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How to Deal with Late Payments as a Small Business Owner

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Late payments can be a particularly tricky issue to deal with, especially when trying to establish and maintain a small business. This article will outline strategies for small business owners to prevent late customer payments. It will also guide you in handling late payments. These strategies include establishing written agreements and persistently following up on overdue payments.

1. Write it Down and Keep the Records 

The best way to deal with late payments is to handle the payment process proactively from the start of your working relationships with customers. This approach includes sharing written agreements with customers and documenting your communications. 

Clearly define your expectations in writing, including payment terms and the date you require each payment. Send out invoices promptly after providing goods or services. The sooner you send the invoice, the sooner you can expect payment. 

Ensure you specify late payment penalties. Communicate the consequences of late payment, including any late fees or interest charges. Furthermore, make sure that you enforce these penalties politely but consistently. In your proactive approach, follow up on overdue payments. Send a polite reminder before the due date to ensure your customers know their payment obligations. 

2. Establish Good Relationships With Customers

Another way to avoid late payments is to build strong customer relationships. Open, transparent communication can lead to a better understanding between you and your client. Furthermore, clients may be more likely to prioritise making timely payments. 

One way to solidify a customer relationship is to reward early and on-time payments. Discounts with early payment, for example, can incentivise prompt payment. 

Also, before entering into business relationships, especially where there is a potential that customers will make significant payments, it can be crucial to perform credit checks. Credit checks can help you identify clients with a history of late payments. With this information, you can adapt accordingly, perhaps requiring some clients to pay in full earlier than you typically require others to send funds.

If you notice an existing customer is regularly making late payments, consider whether you want to keep working with them.

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3. Offer Alternative Payment Methods 

If you think a customer’s payment is overdue, check the terms of your agreement or invoice. This small step avoids damaging your relationship based on a misunderstanding if the date you set in the invoice differs from the payment date you were thinking of.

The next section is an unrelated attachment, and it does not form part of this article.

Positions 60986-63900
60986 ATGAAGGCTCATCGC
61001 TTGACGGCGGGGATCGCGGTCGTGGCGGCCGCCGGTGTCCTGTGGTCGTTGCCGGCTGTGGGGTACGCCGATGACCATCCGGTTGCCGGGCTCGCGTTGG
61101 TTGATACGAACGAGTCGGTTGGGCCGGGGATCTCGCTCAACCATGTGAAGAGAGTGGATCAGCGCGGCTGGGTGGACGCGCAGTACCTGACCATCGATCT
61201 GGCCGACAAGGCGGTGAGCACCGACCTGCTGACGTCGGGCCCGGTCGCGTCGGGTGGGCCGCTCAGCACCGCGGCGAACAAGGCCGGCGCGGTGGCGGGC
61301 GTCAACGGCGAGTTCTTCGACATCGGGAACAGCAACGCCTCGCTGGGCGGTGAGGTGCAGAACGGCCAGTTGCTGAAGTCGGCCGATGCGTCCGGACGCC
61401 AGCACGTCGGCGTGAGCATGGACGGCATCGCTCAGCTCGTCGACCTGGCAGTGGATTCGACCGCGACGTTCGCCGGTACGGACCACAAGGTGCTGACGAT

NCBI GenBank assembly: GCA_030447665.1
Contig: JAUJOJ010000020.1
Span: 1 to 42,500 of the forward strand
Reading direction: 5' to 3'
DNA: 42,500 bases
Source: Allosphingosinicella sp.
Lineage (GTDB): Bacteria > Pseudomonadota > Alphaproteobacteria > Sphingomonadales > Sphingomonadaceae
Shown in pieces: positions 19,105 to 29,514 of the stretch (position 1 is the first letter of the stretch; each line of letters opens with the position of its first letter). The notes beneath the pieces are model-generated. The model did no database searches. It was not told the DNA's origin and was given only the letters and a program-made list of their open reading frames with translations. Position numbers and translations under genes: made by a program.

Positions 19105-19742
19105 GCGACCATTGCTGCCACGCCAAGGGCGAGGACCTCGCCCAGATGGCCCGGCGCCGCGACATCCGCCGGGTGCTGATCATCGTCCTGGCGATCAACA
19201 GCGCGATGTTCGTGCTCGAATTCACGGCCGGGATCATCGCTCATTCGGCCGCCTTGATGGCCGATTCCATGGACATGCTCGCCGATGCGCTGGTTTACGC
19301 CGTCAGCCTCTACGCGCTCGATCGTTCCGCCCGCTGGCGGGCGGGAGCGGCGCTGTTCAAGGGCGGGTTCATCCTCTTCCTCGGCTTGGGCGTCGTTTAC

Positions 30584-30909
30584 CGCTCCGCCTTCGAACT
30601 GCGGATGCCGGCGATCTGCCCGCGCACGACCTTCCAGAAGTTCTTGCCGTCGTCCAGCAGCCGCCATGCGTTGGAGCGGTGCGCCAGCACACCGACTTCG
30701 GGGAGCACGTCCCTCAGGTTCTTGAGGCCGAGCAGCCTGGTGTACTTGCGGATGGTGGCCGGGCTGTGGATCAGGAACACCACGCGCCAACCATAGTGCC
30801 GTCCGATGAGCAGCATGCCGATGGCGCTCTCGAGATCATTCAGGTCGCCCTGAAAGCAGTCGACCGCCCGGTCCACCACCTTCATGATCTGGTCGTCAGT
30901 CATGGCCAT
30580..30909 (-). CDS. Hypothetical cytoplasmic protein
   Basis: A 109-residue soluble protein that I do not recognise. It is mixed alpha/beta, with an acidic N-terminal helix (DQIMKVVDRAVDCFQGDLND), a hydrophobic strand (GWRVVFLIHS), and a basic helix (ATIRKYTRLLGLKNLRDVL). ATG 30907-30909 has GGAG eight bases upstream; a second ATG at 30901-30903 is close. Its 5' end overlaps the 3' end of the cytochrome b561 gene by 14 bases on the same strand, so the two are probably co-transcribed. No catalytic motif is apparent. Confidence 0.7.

If you notice the customer has exceeded the payment date upon checking the invoice, you might provide them with alternative payment options. Various payment options can make prompt payment more manageable for your customers. For example, consider online payment options, which are often more convenient and quick. 

If you notice a client is struggling to make full payment, consider negotiating a payment plan. Offering a plan can help them fulfil their financial obligations over a set period by breaking large payments into smaller, more manageable amounts. 

If polite reminders and negotiations are not yielding results, consider escalating your communication. Clearly state the consequences of continued non-payment, including potential legal action. 

4. Know Your Next Steps

Adhering to the best practices this article suggests can help to mitigate the risk of late payment. Maintaining clear communication and a professional approach is crucial when handling payment processes. You can tailor your approach to each client and situation, depending on your relationship and the terms of your agreement. 

While you can take steps to avoid late payments, whether or not a customer pays on time is often out of your control. You can take more assertive steps to address the situation should it require escalation. Legal action is generally a last resort due to the associated costs. However, you may need to consider legal action if a customer defaults, for example. Consult a lawyer to understand your options for pursuing unpaid debts. They can guide you on whether sending a demand letter or pursuing further action is appropriate. 

Afterwards, reflect on situations of late or non-payment and assess whether there are adjustments you can make to prevent similar issues in the future. Perhaps you notice you could adjust your business’s approach to invoicing, payment, or credit control processes. 

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Key Takeaways

Late payments can be difficult situations to handle as a small business owner. This article has covered some essential steps in mitigating the risk of late payments and the next steps where there is non-payment or consistent late payment. These include the following: 

  • keep records of communications and ensure your invoices set out payment terms clearly;
  • establish solid working relationships with your customers; 
  • ​​follow-up on unpaid invoices promptly; 
  • offer alternative payment methods; and
  • understand potential next steps and consult a lawyer if necessary. 

If you are a small business owner who needs advice about late payments, our experienced startup lawyers can assist as part of our LegalVision membership. For a low monthly fee, you will have unlimited access to lawyers to answer your questions and draft and review your documents. Call us today on 0808 196 8584 or visit our membership page

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Jessica Drew

Jessica Drew

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